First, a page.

The Québec maritime Blog
Natashquan, which means “where one hunts for bear” in the Innu language, still feels a little bit like the edge of the world, no doubt because this village of nearly 300 people in Côte-Nord was, until very recently, the end of Route 138. Since late September of this year, it is now possible to drive to Kegaska, 44 km (27 mi.) further east.
Portraits of villagers
When you first arrive in Natashquan, be sure to visit the Copacte tourism office for information about what’s going on in the village during your stay. One of the walls of the office is covered in photos of local villagers taken by Anna Birgit, a Danish woman living in Paris who has recharged her batteries in this corner of paradise every summer for over 40 years. Famous local poet and singer/songwriter Gilles Vigneault, whose childhood home is still in the village, also comes back every summer and takes advantage of his visit to offer writing workshops. It’s easy to see what draws them back here year after year: this small community located on Innu territory will delight you with its rich history, old-fashioned charm and many treasures.
Les Galets heritage site
From the Copacte tourism office, you can see one of the area’s most famous attractions: Les Galets, which was designated a heritage site in 2006. Only 12 of the original 33 fishermen’s cabins that made up the village are still standing in what was once the busiest fishing centre in Côte-Nord. At that time, fish was dried and salted in these buildings.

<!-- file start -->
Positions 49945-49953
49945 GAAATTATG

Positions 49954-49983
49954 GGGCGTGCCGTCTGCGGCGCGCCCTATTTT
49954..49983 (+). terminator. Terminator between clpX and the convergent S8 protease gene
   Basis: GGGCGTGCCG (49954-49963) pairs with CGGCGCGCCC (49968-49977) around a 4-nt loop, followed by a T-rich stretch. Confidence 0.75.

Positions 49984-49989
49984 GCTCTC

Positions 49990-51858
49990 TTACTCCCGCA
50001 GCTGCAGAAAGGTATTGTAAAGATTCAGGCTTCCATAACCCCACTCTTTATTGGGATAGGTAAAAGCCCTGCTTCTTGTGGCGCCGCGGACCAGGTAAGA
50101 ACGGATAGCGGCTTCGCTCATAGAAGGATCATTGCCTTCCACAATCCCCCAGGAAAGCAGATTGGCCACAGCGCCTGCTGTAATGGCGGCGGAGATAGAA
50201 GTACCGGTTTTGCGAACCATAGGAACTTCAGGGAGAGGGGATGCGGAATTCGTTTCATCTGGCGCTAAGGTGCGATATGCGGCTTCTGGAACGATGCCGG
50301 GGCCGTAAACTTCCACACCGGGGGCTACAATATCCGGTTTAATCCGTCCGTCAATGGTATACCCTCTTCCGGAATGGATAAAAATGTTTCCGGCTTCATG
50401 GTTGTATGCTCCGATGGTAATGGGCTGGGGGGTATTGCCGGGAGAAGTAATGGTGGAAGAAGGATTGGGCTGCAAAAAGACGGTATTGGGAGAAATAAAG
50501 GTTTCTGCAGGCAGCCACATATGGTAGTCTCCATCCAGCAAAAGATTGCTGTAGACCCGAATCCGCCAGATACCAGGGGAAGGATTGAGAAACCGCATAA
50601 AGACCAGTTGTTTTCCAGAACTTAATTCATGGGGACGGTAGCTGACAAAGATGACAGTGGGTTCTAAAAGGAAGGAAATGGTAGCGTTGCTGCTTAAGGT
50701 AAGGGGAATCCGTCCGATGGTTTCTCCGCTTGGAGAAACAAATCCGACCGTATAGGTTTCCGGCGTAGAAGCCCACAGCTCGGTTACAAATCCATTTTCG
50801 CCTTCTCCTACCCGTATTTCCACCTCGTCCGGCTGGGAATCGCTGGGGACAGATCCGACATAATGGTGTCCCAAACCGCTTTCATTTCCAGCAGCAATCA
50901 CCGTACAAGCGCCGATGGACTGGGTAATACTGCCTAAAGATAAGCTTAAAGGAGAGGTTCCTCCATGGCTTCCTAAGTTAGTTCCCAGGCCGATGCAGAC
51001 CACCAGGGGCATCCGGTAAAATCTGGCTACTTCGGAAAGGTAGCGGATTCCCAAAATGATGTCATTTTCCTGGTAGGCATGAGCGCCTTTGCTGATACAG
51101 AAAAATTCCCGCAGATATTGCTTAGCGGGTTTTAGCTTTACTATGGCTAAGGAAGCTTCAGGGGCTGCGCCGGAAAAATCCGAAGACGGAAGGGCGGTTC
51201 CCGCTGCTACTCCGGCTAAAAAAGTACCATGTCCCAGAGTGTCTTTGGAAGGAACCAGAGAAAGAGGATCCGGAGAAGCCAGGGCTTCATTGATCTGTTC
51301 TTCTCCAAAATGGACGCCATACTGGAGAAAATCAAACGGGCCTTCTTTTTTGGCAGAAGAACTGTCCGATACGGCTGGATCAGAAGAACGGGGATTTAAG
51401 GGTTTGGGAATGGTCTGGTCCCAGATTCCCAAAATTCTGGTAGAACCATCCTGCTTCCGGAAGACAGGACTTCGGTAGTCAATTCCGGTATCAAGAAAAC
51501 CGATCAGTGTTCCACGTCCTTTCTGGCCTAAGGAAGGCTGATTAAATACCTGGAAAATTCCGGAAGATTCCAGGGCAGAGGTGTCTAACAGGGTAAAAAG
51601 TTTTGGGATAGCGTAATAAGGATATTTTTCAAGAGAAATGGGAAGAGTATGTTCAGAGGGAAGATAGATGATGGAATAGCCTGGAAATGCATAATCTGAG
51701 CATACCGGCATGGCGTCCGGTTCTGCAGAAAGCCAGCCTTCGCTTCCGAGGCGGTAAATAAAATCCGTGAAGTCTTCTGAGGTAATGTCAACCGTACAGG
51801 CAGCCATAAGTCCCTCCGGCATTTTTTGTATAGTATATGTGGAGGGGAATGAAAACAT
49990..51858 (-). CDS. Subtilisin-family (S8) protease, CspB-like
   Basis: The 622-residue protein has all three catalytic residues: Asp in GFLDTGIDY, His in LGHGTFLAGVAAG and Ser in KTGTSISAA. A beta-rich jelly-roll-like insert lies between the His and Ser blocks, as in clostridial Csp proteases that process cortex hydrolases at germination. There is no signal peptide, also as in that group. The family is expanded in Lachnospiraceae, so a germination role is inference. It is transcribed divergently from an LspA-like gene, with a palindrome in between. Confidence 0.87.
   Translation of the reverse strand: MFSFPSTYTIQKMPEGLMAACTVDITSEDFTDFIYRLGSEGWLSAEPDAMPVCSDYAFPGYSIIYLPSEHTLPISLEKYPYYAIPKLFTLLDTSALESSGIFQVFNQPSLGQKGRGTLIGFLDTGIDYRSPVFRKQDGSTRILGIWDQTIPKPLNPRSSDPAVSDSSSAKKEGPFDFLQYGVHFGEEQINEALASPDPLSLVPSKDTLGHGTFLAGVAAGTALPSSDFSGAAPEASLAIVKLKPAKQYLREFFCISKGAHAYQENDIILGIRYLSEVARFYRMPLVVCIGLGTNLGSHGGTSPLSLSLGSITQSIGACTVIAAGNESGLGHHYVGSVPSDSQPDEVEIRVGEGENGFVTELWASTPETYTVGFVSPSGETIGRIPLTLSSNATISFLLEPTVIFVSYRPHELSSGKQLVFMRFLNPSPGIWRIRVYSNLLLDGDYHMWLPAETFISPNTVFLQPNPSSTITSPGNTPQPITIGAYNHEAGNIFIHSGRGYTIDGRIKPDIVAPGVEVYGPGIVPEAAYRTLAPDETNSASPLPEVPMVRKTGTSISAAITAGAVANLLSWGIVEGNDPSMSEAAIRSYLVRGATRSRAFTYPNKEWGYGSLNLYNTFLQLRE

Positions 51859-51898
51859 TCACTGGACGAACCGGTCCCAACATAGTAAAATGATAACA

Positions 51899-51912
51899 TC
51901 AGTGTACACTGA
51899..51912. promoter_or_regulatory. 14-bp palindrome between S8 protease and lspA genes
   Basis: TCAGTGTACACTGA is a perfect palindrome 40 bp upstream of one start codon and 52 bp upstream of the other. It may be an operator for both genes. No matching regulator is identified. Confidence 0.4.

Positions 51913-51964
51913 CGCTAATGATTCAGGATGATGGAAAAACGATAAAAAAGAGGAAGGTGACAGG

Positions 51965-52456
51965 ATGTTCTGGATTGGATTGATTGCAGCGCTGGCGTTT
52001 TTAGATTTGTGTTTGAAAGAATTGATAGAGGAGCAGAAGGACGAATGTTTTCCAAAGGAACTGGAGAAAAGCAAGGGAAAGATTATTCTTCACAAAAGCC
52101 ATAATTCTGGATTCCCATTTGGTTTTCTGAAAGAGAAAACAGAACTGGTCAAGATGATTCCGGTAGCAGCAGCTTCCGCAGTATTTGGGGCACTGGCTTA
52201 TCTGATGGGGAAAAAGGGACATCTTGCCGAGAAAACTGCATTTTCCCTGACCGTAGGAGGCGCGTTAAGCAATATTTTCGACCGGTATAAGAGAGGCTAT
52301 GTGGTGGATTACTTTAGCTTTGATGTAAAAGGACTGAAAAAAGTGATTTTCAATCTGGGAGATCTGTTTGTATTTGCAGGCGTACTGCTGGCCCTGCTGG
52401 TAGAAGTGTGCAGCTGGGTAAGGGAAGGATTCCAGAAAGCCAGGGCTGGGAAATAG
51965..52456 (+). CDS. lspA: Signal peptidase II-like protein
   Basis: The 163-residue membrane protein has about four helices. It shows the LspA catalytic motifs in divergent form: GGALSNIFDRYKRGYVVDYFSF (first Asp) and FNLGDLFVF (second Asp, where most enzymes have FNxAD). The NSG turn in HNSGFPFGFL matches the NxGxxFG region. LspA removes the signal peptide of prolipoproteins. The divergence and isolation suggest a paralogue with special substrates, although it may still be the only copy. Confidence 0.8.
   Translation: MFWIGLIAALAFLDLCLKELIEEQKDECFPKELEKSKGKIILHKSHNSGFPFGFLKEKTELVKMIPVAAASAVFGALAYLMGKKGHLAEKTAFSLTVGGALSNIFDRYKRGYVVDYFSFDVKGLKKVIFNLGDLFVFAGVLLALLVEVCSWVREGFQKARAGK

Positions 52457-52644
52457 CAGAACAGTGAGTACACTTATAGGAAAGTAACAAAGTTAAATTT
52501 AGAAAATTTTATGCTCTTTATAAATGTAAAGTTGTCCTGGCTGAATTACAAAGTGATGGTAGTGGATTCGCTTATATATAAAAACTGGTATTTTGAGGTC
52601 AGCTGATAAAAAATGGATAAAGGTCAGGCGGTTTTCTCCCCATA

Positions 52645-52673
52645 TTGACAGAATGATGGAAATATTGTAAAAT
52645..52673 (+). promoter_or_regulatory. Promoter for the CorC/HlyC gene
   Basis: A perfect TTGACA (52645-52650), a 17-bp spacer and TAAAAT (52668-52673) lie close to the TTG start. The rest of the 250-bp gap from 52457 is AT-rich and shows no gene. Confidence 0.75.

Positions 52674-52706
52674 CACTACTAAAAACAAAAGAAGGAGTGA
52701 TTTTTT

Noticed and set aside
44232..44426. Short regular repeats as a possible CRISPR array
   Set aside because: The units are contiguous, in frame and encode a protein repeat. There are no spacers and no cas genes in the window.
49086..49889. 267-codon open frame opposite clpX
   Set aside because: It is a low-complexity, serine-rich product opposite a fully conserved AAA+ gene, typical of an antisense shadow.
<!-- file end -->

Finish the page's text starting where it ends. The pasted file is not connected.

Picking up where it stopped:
This area has several other attractions. For example, the church, one of the oldest in Côte-Nord, was built in 1861 and was originally a chapel. It’s worth seeing mainly for its roof, in the shape of an upside-down boat hull, which was built from two shipwrecked vessels and entirely sculpted by hand. Nearby, the old school (Vieille École), which was restored in 2000, has become a small museum that pays tribute to the inhabitants of the village, including poet and singer/songwriter Gilles Vigneault, by far the most famous.
Culture and relaxation
Natashquan is a land of traditions—it’s one of the few places in Québec where Mid-Lent celebrations still take place. It is also recognized for its crafts, especially those of the Innu people, and every summer since 2006 the village has hosted the Innucadie Stories and Legends Festival.
If you like music, you’ll want to visit Café L’Échouerie where there’s always something going on. This friendly and colourful venue is run by Doris Minier, who was originally from the Saguenay region but fell in love with Natashquan. Inside, the many books almost make you feel like you’re in a library, and the café often hosts concerts, plays and painting exhibits. You can also grab a bite to eat, of course: the food is simple and traditional fare. Perched on the sand, the café offers a stunning view of Natashquan Bay, which is appreciated for its shallow temperate waters at the mouths of two rivers. How can you resist?